Curving of the Spine After Childhood Cancer


The backbone, or spine, is a group of bones that are stacked in a straight line down the middle of your back. Muscles and ligaments hold them together. Treatment for childhood cancer sometimes causes the spine to curve more than it should, causing conditions like scoliosis and kyphosis.

What Is Scoliosis and Kyphosis?

Scoliosis and kyphosis are conditions where the spine curves too much.

Scoliosis 

In this condition your spine rotates to the side. Instead of appearing as a straight line when viewed from the back, the spine looks curved like the letter "S" or "C." Signs of scoliosis include:

  • shoulder blades, hips, or waist that look uneven,
  • "leaning" of the back to one side,
  • head not centered above the pelvis, and
  • one leg that is longer than the other.

Kyphosis 

In this condition the upper part of the back is rounder than usual. From the side, it may look like you are slouching or have a "hump."

Am I at Risk?

The cause of scoliosis is unknown most of the time. But certain treatments for childhood cancer can cause uneven development of the muscles, bones, and soft tissues of the back, causing scoliosis. These treatments include radiation to the trunk or any area from the shoulders to the pelvis. Tumors in or near the spine also increase risk for scoliosis.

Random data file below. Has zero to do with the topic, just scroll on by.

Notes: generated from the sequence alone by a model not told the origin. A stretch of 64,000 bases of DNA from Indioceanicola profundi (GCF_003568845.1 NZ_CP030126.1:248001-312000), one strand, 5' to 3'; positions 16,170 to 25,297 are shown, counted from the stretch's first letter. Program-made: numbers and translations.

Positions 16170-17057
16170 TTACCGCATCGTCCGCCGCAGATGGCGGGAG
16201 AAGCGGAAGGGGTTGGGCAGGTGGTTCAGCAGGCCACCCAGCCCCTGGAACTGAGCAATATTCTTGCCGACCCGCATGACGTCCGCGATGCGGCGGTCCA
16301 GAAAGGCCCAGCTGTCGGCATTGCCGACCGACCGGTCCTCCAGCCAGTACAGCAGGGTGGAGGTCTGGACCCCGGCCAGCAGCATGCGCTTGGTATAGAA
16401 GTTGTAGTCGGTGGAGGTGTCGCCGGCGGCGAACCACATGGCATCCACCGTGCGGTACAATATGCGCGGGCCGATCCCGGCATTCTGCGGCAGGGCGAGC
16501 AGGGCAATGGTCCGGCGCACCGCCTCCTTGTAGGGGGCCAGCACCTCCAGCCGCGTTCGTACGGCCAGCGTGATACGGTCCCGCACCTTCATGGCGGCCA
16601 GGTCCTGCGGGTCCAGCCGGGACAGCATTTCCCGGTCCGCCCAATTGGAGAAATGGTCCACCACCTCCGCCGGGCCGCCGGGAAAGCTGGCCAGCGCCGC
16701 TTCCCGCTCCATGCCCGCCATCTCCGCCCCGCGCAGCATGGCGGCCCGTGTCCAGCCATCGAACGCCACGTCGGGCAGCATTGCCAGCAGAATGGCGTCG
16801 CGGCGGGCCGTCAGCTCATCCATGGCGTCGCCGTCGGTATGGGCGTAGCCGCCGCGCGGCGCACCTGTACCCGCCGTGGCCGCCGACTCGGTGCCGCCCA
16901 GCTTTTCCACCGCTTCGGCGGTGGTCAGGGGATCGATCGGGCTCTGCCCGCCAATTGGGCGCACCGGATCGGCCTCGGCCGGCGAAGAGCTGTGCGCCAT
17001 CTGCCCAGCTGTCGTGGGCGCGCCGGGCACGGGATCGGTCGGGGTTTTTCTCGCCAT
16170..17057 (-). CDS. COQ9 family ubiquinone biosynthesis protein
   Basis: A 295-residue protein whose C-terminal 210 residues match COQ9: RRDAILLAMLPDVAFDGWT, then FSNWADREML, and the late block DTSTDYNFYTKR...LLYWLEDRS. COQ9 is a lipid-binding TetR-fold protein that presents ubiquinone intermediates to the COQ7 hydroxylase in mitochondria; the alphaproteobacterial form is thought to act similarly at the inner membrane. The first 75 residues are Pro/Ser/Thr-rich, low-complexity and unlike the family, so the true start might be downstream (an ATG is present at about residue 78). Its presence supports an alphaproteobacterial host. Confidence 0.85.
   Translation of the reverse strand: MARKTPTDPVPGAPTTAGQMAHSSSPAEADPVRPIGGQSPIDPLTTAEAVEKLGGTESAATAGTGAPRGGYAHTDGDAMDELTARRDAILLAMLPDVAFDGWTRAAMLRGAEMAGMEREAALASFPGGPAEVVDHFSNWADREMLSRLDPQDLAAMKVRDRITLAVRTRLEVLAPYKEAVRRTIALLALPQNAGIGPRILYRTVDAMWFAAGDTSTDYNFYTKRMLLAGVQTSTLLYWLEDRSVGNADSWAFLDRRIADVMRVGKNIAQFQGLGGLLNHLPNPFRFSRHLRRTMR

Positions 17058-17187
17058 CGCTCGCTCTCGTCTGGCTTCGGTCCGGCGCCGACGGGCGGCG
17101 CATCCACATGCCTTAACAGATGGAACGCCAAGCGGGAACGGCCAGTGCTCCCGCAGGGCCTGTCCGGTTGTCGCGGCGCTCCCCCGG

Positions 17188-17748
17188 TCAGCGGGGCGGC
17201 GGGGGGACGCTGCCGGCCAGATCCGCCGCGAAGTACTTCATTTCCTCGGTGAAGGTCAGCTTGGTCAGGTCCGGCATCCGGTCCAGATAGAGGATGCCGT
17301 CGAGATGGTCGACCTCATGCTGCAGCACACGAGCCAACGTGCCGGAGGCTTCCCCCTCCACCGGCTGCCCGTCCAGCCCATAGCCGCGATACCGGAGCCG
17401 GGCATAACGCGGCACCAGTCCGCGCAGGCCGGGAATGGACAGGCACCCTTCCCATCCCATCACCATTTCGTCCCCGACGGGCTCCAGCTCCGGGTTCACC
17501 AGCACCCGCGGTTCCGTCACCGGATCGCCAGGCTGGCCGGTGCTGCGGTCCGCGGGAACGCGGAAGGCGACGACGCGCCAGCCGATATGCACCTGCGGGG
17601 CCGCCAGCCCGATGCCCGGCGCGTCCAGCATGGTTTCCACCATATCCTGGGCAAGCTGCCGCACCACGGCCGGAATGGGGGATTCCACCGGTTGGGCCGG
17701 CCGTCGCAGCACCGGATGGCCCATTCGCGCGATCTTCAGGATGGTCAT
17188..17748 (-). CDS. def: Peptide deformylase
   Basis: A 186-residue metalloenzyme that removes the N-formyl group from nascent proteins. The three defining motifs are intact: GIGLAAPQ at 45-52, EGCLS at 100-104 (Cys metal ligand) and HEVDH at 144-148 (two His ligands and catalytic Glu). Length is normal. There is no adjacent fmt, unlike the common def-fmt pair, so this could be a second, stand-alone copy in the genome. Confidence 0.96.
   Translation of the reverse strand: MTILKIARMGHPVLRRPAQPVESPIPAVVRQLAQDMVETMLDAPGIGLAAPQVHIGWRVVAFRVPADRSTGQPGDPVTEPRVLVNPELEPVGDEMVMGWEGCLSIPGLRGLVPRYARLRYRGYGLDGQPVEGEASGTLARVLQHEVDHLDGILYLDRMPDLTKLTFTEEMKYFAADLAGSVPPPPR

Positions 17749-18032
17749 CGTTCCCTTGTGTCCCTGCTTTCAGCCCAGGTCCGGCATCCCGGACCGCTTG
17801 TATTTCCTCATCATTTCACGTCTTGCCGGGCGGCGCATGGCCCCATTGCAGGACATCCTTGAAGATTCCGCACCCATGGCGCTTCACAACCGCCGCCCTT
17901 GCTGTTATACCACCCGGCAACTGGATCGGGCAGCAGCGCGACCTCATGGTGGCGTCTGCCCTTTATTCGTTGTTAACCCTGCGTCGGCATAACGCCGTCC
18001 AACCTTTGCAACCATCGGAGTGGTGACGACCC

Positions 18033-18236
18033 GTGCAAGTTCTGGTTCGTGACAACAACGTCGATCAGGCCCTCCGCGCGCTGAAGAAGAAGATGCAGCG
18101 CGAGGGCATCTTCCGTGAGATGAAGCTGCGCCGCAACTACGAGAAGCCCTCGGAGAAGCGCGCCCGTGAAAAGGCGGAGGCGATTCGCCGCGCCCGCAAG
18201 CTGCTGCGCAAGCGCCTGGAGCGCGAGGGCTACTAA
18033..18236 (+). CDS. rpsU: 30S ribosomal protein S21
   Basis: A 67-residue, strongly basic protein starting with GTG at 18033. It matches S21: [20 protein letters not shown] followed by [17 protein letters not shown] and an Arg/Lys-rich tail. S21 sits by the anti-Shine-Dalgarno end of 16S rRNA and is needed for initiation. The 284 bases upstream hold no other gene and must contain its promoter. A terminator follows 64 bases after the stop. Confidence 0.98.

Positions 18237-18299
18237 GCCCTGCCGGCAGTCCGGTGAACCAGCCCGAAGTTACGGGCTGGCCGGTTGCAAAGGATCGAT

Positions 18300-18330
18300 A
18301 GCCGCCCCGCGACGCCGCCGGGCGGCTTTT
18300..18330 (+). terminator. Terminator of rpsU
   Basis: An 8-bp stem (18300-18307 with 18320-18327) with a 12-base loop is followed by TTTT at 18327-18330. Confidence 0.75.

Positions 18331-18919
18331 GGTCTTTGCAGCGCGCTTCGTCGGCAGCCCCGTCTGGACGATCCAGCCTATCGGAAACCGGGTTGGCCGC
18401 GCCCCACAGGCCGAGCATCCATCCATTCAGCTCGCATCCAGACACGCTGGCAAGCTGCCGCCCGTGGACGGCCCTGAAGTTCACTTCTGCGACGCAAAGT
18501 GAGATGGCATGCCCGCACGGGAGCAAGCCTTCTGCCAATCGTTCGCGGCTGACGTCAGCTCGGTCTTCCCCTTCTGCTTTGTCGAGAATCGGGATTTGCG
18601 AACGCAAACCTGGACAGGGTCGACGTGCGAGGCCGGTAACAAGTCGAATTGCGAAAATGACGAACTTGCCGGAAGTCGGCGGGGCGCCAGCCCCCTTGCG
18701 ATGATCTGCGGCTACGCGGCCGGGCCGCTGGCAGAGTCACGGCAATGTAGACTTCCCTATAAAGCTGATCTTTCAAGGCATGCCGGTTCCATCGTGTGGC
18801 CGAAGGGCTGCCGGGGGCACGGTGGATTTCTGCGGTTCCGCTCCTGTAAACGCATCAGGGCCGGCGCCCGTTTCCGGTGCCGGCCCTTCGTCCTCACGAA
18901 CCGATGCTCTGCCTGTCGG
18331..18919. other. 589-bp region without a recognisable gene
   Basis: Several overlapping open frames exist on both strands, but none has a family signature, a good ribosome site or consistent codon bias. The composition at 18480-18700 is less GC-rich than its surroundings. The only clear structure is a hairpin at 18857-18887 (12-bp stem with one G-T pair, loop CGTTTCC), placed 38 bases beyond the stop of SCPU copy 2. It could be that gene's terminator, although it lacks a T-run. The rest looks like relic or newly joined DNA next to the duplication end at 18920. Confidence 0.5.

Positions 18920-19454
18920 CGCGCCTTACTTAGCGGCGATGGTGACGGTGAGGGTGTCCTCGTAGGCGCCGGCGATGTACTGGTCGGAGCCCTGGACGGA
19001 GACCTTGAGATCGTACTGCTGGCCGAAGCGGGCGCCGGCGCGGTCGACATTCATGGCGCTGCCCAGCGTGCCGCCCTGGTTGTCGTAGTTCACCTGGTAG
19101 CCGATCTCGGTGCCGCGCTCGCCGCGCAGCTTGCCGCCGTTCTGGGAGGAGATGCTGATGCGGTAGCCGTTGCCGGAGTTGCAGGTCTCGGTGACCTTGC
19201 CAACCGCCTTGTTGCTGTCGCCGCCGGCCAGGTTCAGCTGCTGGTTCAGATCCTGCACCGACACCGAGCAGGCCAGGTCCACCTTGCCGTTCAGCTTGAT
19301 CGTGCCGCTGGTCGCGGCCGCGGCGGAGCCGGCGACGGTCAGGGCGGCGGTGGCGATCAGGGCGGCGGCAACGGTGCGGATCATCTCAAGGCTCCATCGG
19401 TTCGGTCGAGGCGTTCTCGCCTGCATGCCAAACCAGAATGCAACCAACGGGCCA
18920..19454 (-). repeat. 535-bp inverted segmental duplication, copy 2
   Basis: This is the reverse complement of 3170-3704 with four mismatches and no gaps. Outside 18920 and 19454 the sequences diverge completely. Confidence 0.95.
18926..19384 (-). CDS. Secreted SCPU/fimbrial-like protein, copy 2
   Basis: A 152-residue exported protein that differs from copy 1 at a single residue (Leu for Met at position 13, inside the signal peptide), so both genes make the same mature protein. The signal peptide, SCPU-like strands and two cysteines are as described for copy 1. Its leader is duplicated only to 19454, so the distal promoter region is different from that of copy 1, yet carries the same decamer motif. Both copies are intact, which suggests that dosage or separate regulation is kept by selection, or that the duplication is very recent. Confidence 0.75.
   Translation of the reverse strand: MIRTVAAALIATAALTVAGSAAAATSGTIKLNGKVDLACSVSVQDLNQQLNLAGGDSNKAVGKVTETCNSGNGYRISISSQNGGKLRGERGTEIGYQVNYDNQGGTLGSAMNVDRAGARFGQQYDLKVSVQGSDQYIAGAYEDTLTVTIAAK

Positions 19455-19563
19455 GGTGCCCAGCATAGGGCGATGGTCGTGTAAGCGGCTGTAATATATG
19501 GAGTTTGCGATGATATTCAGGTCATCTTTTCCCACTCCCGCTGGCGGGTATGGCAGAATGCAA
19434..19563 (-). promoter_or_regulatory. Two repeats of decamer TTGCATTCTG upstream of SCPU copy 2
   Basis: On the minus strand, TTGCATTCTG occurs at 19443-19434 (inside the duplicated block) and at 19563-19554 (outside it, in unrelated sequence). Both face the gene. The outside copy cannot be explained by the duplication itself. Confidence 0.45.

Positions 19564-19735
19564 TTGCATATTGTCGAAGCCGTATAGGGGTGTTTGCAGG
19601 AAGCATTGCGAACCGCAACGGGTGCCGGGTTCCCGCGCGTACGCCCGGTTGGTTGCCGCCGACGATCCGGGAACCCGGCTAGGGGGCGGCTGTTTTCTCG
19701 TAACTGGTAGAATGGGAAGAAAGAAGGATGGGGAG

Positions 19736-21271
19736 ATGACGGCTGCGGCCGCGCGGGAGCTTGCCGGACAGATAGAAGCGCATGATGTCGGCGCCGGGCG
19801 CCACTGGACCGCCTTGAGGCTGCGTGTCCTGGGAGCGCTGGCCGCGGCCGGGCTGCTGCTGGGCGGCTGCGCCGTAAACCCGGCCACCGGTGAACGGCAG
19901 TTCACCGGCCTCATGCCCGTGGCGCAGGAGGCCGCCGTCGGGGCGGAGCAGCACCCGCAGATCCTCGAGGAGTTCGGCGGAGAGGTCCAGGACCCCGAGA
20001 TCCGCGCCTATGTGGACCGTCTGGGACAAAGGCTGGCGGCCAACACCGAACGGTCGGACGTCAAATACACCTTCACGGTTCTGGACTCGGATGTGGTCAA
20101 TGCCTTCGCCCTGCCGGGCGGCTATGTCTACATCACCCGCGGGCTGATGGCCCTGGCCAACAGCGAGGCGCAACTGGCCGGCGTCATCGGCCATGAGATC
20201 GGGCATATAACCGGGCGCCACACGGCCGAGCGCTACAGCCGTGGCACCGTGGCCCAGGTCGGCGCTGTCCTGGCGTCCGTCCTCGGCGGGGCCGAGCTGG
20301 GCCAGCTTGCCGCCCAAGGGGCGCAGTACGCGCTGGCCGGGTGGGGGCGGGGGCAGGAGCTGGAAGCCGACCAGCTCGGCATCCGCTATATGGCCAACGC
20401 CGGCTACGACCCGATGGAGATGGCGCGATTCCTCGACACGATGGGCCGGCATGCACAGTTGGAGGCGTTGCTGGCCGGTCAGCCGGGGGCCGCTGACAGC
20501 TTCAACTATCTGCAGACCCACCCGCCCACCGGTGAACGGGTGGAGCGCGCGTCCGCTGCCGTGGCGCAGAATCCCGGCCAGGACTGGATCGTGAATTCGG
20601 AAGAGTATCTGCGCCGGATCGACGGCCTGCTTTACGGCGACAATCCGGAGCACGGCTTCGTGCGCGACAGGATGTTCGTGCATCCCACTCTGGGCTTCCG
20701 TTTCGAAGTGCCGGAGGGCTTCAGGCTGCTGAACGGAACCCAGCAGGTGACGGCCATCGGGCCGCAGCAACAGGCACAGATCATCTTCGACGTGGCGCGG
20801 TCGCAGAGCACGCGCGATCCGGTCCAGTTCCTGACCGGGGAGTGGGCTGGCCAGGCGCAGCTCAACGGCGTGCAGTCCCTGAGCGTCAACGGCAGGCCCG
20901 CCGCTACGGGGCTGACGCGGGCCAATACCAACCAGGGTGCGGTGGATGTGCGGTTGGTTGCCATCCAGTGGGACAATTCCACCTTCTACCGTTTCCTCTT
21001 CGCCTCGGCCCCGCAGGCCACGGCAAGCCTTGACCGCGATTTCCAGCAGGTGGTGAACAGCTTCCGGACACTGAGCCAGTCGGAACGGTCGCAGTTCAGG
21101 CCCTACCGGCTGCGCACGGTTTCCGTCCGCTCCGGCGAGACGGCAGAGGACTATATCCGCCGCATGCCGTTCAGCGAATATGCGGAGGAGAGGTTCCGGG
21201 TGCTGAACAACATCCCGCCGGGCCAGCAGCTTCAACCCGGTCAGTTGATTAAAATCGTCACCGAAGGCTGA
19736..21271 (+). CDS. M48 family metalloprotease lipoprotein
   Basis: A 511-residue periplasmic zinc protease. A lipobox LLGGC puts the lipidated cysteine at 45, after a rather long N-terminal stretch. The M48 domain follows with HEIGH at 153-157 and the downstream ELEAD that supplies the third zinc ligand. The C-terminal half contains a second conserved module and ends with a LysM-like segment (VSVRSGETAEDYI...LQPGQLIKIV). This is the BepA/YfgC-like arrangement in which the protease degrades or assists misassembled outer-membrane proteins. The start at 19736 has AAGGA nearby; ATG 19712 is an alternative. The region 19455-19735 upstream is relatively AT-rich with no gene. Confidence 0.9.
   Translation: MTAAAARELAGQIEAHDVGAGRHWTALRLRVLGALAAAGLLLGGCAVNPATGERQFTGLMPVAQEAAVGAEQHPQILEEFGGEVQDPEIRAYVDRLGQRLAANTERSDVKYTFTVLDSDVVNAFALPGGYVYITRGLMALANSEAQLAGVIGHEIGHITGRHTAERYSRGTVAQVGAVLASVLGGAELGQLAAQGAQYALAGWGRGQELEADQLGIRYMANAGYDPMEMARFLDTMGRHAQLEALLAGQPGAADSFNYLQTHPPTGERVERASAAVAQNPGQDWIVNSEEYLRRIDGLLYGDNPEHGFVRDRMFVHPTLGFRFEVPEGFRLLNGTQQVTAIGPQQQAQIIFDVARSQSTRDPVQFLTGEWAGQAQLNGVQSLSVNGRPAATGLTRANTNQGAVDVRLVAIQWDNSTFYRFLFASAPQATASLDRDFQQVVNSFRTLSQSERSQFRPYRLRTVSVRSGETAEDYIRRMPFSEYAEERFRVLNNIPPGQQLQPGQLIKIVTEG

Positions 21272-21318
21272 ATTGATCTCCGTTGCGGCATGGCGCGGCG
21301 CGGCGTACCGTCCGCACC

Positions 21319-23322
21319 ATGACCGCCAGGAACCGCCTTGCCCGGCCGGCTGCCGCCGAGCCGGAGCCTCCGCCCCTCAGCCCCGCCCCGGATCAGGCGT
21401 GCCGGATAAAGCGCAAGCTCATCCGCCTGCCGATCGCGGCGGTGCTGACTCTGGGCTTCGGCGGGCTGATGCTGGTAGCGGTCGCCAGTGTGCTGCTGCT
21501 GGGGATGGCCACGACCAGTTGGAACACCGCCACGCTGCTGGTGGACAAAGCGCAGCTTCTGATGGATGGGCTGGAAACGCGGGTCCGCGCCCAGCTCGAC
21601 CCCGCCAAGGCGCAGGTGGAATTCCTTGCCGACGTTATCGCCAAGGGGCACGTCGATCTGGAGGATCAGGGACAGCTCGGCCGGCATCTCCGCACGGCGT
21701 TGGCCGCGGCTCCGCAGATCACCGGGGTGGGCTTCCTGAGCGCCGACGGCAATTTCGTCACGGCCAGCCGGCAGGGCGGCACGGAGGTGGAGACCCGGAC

Kyphosis can occur when the ligaments of the spine stretch too much. A tumor in or near the spine can raise risk for kyphosis, as can uneven development of the muscles and ligaments of the back due to radiation to the chest or upper stomach area.

Should I Be Checked for Backbone Problems?

Talk with your doctor if you are concerned about the curve of your spine. Scoliosis and kyphosis can be spotted during a physical exam. X-rays of the spine confirm diagnosis. You'll most likely be referred to a bone specialist (orthopedist) if the curve is more than 10 degrees for scoliosis or 50 degrees for kyphosis.

What If I Have Scoliosis or Kyphosis?

Most often, treatment for scoliosis or kyphosis is done in stages.

In the first stage your doctor will closely monitor the curve in your back, especially during periods of rapid growth, like during puberty. If the curve stays the same, no further treatment may be needed.

If the curve worsens, the second stage is wearing a plastic body brace under your clothes. The goal of bracing is to stop the curve from getting worse or to help correct the curve.

If bracing doesn't help a severe curve, the third stage is surgery.

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